Roger Graef, Belle reviewed; The art of Dazzle Ships
Historian and broadcaster Amanda Vickery gives her verdict on the film Belle, set in the eighteenth century, which tells the true story of the illegitimate daughter of a British naval officer and a slave, who was brought up by her great uncle in Georgian London.
Bafta award-winner Roger Graef has been making documentaries for fifty years. A pioneer of "fly-on-the-wall" formats and films made in closed institutions such as prisons, police stations and government ministries, Roger has just been given a Lifetime Achievement Award at the Sheffield DocFest. He joins Kirsty to discuss his work - and to give his predictions for the future of documentary-making.
Dazzle Ships were used in the First World War to confuse the enemy. A variety of British ships were painted in bright, colourful patterns to disorientate and confuse German sailors trying to judge the vessels' speed and direction. As two new Dazzle Ships are created in the UK, Front Row hears from the project curator and a naval historian.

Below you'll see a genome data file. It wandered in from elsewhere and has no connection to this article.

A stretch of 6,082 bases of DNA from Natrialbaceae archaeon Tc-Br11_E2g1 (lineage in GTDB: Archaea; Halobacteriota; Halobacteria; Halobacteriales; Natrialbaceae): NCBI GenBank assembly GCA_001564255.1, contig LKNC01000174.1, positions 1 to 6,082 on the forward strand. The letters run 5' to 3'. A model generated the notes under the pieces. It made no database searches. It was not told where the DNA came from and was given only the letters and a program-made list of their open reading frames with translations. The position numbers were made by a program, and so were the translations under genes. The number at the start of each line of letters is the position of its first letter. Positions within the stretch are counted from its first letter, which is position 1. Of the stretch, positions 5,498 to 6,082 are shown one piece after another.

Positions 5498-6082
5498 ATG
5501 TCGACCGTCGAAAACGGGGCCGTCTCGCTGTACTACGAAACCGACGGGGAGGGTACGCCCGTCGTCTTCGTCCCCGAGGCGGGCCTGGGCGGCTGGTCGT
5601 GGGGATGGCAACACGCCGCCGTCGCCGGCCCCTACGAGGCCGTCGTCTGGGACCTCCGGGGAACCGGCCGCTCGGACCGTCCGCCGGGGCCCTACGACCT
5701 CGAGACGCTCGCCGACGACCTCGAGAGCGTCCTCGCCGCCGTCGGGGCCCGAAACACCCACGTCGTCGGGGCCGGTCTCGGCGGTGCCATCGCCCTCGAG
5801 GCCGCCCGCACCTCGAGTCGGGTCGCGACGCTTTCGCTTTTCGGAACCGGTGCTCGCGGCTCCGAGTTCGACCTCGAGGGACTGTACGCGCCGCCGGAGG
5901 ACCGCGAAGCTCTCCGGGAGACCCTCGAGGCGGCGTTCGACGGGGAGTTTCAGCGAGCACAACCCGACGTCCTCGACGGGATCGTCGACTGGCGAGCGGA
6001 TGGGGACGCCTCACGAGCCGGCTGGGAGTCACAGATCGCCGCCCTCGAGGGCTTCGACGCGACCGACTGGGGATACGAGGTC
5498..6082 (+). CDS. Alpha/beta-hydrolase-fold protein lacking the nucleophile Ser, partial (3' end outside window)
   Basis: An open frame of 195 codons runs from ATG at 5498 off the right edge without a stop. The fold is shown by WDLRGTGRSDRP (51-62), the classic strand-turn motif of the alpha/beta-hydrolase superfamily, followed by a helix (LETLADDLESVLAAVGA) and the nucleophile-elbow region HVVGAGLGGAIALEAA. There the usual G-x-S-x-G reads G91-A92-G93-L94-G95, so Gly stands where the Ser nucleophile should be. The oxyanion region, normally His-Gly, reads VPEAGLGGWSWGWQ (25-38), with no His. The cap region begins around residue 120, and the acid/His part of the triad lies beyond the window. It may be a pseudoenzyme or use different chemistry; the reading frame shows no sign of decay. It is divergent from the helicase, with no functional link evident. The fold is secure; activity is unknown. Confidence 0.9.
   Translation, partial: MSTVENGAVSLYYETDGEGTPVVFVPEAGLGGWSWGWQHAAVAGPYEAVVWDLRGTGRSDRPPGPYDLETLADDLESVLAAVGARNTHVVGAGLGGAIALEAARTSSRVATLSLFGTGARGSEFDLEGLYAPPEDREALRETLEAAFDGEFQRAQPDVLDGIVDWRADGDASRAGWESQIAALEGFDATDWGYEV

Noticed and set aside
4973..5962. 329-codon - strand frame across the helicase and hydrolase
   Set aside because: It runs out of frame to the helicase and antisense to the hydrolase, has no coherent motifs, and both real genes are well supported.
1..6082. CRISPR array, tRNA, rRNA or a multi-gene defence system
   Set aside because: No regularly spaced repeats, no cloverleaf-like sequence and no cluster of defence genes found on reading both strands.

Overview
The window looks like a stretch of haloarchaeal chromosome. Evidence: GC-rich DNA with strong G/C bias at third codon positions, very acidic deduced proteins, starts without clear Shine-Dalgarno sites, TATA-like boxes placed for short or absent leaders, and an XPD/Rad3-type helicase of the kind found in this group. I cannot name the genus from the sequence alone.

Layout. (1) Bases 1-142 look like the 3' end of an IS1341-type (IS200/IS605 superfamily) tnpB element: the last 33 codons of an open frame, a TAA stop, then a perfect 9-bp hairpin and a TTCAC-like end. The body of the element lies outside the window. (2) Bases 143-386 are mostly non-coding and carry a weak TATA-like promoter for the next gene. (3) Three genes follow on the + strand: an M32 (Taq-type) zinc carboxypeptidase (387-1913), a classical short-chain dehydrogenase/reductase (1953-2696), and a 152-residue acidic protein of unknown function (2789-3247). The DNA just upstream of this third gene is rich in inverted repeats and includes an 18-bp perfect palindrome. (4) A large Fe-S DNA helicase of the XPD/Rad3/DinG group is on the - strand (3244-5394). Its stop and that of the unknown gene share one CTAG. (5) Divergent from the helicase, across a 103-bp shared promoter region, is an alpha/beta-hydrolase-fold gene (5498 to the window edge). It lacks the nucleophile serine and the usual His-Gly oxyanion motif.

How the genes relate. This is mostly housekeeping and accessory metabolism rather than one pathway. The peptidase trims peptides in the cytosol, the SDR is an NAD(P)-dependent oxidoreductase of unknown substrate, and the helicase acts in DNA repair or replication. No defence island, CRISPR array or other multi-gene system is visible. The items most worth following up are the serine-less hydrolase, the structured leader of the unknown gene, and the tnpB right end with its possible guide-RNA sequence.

Tom Rachman's first novel, The Imperfectionists, about a failing newspaper received rave reviews. His second novel The Rise & Fall of Great Powers, starts off in failing bookshop. He talks to Kirsty about why he thinks books, if not newspapers, will survive the digital future.
Kirsty Lang - Presenter
Nicola Holloway - producer.
|Interviewed Guest||Roger Graef|
|Interviewed Guest||Tom Rachman|
|Interviewed Guest||Amanda Vickery|
|Interviewed Guest||Jennifer Waldman|
|Interviewed Guest||Eric Grove|